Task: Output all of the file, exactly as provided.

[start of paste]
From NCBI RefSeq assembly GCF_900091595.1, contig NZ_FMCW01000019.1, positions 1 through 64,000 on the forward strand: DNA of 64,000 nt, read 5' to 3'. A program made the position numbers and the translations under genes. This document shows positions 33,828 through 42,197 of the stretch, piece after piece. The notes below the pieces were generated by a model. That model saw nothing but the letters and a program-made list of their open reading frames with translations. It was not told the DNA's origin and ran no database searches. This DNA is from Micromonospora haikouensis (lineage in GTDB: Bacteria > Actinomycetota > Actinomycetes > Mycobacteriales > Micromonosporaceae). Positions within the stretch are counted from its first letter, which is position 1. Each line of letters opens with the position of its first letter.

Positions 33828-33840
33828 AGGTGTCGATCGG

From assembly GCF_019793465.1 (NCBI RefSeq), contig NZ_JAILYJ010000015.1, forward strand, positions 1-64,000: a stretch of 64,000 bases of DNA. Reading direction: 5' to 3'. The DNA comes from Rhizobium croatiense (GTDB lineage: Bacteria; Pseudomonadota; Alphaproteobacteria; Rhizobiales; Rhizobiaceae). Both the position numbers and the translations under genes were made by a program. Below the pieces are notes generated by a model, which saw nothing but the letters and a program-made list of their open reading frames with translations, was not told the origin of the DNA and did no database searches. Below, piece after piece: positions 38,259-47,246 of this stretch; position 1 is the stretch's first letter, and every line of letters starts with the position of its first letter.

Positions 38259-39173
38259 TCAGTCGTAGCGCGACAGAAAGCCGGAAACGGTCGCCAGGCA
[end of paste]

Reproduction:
From NCBI RefSeq assembly GCF_900091595.1, contig NZ_FMCW01000019.1, positions 1 through 64,000 on the forward strand: DNA of 64,000 nt, read 5' to 3'. A program made the position numbers and the translations under genes. This document shows positions 33,828 through 42,197 of the stretch, piece after piece. The notes below the pieces were generated by a model. That model saw nothing but the letters and a program-made list of their open reading frames with translations. It was not told the DNA's origin and ran no database searches. This DNA is from Micromonospora haikouensis (lineage in GTDB: Bacteria > Actinomycetota > Actinomycetes > Mycobacteriales > Micromonosporaceae). Positions within the stretch are counted from its first letter, which is position 1. Each line of letters opens with the position of its first letter.

Positions 33828-33840
33828 AGGTGTCGATCGG

From assembly GCF_019793465.1 (NCBI RefSeq), contig NZ_JAILYJ010000015.1, forward strand, positions 1-64,000: a stretch of 64,000 bases of DNA. Reading direction: 5' to 3'. The DNA comes from Rhizobium croatiense (GTDB lineage: Bacteria; Pseudomonadota; Alphaproteobacteria; Rhizobiales; Rhizobiaceae). Both the position numbers and the translations under genes were made by a program. Below the pieces are notes generated by a model, which saw nothing but the letters and a program-made list of their open reading frames with translations, was not told the origin of the DNA and did no database searches. Below, piece after piece: positions 38,259-47,246 of this stretch; position 1 is the stretch's first letter, and every line of letters starts with the position of its first letter.

Positions 38259-39173
38259 TCAGTCGTAGCGCGACAGAAAGCCGGAAACGGTCGCCAGGCA